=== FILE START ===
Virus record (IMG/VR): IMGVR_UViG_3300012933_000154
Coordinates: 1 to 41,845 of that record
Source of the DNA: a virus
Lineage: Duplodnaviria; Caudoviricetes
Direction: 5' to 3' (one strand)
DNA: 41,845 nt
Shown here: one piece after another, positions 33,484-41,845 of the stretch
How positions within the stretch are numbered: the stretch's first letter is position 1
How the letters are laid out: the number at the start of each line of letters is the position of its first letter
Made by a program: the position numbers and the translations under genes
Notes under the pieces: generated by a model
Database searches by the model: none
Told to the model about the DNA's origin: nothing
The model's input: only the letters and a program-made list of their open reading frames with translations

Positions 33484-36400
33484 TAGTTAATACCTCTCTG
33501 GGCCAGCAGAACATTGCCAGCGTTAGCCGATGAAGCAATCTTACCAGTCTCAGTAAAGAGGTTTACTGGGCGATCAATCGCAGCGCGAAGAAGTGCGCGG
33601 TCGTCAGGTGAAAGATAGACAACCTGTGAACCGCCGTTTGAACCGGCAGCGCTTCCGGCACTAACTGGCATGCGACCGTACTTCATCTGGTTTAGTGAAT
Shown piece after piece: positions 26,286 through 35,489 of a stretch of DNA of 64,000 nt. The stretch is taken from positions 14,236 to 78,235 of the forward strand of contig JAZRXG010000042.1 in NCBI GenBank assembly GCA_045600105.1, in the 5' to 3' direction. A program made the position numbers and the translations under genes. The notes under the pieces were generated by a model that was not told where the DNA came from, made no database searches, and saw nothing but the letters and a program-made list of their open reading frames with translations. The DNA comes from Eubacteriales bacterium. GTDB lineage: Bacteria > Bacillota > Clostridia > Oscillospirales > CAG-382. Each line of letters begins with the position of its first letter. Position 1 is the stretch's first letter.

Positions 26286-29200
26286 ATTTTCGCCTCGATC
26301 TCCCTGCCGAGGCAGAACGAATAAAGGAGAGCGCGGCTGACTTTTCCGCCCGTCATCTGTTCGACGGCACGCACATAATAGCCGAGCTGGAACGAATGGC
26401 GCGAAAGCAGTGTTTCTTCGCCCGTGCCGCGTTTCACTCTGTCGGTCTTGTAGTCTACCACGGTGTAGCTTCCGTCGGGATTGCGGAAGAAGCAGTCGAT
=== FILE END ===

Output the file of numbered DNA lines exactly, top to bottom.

Virus record (IMG/VR): IMGVR_UViG_3300012933_000154
Coordinates: 1 to 41,845 of that record
Source of the DNA: a virus
Lineage: Duplodnaviria; Caudoviricetes
Direction: 5' to 3' (one strand)
DNA: 41,845 nt
Shown here: one piece after another, positions 33,484-41,845 of the stretch
How positions within the stretch are numbered: the stretch's first letter is position 1
How the letters are laid out: the number at the start of each line of letters is the position of its first letter
Made by a program: the position numbers and the translations under genes
Notes under the pieces: generated by a model
Database searches by the model: none
Told to the model about the DNA's origin: nothing
The model's input: only the letters and a program-made list of their open reading frames with translations

Positions 33484-36400
33484 TAGTTAATACCTCTCTG
33501 GGCCAGCAGAACATTGCCAGCGTTAGCCGATGAAGCAATCTTACCAGTCTCAGTAAAGAGGTTTACTGGGCGATCAATCGCAGCGCGAAGAAGTGCGCGG
33601 TCGTCAGGTGAAAGATAGACAACCTGTGAACCGCCGTTTGAACCGGCAGCGCTTCCGGCACTAACTGGCATGCGACCGTACTTCATCTGGTTTAGTGAAT
Shown piece after piece: positions 26,286 through 35,489 of a stretch of DNA of 64,000 nt. The stretch is taken from positions 14,236 to 78,235 of the forward strand of contig JAZRXG010000042.1 in NCBI GenBank assembly GCA_045600105.1, in the 5' to 3' direction. A program made the position numbers and the translations under genes. The notes under the pieces were generated by a model that was not told where the DNA came from, made no database searches, and saw nothing but the letters and a program-made list of their open reading frames with translations. The DNA comes from Eubacteriales bacterium. GTDB lineage: Bacteria > Bacillota > Clostridia > Oscillospirales > CAG-382. Each line of letters begins with the position of its first letter. Position 1 is the stretch's first letter.

Positions 26286-29200
26286 ATTTTCGCCTCGATC
26301 TCCCTGCCGAGGCAGAACGAATAAAGGAGAGCGCGGCTGACTTTTCCGCCCGTCATCTGTTCGACGGCACGCACATAATAGCCGAGCTGGAACGAATGGC
26401 GCGAAAGCAGTGTTTCTTCGCCCGTGCCGCGTTTCACTCTGTCGGTCTTGTAGTCTACCACGGTGTAGCTTCCGTCGGGATTGCGGAAGAAGCAGTCGAT